^ Princeton routinely loses bidding wars. They are the most poached department. So, it sounds to me like Chicago didn't make the effort to give Monk's partner a job or whatever because of the freeze or simply because they are that dysfunctional.
Yeah, this whole notion that Princeton and Harvard don't lose bidding wars is silly. Of course they do. Princeont has lost about half their faculty to Duke, NYU, Harvard, Columbia, UCSB, etc. Harvard has lost wanted hires to Arizona (Fiel) and NYU (Tadory). Harvard just lost Meadow to Columbia. Garip might leave for Cornell. And Killellewald could also leave to three other departments. If Chicago went through the trouble of giving Monk an endowed chair I don't buy the argument that they would not give his partner a position to make him stay. The location at Princeton isn't an improvement. It looks like Monk actually left because he did not like the department (after all he left before being a year there). That doesn't bode well for Chicago's future, which already looked pretty dim before his departure.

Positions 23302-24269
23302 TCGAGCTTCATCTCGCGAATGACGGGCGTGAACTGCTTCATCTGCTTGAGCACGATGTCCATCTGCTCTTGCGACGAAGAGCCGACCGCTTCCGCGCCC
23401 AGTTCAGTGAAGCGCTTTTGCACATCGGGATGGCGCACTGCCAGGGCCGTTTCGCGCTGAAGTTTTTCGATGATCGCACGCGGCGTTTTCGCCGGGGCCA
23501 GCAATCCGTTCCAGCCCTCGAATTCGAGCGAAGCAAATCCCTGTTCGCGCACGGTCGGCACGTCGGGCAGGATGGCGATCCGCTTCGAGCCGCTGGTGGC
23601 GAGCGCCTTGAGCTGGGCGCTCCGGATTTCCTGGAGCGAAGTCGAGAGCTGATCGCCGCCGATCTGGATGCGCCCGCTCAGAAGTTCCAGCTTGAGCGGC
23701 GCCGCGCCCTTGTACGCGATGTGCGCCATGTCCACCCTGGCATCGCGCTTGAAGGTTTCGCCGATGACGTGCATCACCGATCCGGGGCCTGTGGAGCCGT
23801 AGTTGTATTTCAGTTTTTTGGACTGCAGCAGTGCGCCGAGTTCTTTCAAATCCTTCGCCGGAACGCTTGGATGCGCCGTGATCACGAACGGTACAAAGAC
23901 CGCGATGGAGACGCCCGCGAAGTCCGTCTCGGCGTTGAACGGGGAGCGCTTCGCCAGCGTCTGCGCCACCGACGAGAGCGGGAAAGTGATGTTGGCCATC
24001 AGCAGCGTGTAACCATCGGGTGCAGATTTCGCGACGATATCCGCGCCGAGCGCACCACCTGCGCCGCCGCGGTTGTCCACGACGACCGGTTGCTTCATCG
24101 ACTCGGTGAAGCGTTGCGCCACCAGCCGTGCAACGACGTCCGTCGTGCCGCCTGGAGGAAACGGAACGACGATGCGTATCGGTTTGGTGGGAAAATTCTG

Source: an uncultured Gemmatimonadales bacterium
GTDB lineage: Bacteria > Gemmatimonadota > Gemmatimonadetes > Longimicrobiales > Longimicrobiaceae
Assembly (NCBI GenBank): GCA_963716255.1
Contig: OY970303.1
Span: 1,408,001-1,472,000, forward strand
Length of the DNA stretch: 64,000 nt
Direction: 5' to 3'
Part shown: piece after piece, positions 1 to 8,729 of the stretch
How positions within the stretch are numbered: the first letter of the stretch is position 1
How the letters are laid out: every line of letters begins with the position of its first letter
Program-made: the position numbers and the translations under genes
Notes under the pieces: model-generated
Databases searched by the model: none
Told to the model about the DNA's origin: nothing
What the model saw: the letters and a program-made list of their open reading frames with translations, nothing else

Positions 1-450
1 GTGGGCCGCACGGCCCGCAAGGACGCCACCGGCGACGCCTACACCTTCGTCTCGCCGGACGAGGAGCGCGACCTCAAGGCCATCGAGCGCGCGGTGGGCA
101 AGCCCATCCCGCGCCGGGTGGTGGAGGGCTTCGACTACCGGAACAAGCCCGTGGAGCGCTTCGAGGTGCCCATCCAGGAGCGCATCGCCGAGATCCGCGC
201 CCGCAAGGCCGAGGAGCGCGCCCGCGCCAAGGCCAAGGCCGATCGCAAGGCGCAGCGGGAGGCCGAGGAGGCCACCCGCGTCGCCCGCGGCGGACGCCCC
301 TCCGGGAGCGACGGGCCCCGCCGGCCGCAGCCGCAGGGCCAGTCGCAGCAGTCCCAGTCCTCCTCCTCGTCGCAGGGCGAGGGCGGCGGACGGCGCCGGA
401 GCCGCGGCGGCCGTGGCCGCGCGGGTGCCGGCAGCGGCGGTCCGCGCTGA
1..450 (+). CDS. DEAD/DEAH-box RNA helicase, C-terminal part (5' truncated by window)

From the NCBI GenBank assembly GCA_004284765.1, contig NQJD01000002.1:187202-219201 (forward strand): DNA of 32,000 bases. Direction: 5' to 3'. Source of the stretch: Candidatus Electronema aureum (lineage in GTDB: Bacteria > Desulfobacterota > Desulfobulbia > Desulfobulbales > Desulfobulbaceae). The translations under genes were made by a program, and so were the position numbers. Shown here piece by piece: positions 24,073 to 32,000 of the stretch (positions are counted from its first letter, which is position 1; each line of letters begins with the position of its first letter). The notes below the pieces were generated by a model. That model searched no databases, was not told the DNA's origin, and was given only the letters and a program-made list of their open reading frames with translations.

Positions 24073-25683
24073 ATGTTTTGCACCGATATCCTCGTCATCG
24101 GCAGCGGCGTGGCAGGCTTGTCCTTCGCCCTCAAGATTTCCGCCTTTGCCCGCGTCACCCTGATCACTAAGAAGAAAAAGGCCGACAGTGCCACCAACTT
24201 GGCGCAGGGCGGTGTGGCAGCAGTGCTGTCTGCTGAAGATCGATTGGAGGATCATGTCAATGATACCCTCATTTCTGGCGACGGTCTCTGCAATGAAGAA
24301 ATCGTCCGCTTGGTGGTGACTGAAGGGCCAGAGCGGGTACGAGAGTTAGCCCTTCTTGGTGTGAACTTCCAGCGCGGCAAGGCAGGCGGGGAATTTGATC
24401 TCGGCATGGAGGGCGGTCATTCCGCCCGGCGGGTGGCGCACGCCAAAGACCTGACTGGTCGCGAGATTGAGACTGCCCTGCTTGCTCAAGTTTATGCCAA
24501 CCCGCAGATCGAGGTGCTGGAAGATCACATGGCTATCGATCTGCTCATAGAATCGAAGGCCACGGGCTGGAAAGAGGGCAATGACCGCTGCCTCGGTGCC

Agreed. Something major must have gone down at Chicago for Monk to leave so soon. Junior people don't just leave tenure-track jobs before even being there a year.
I love this vision of successful sociologists offering themselves up as prizes to be won in a competitive bidding process. The whole thing is made so melodramatic here. If you've been intimately involved in senior recruitment you know that the compensation gets largely neutralized (unless one of the institutions is truly resource poor, e.g., Wisconsin), there are norms against repeatedly going back and forth (you can iterate once, maybe twice, each direction), and then candidates go where they want to be based on other preferences (geography, family, departmental collegiality, etc.). Whole thing is more Waltons than Dallas.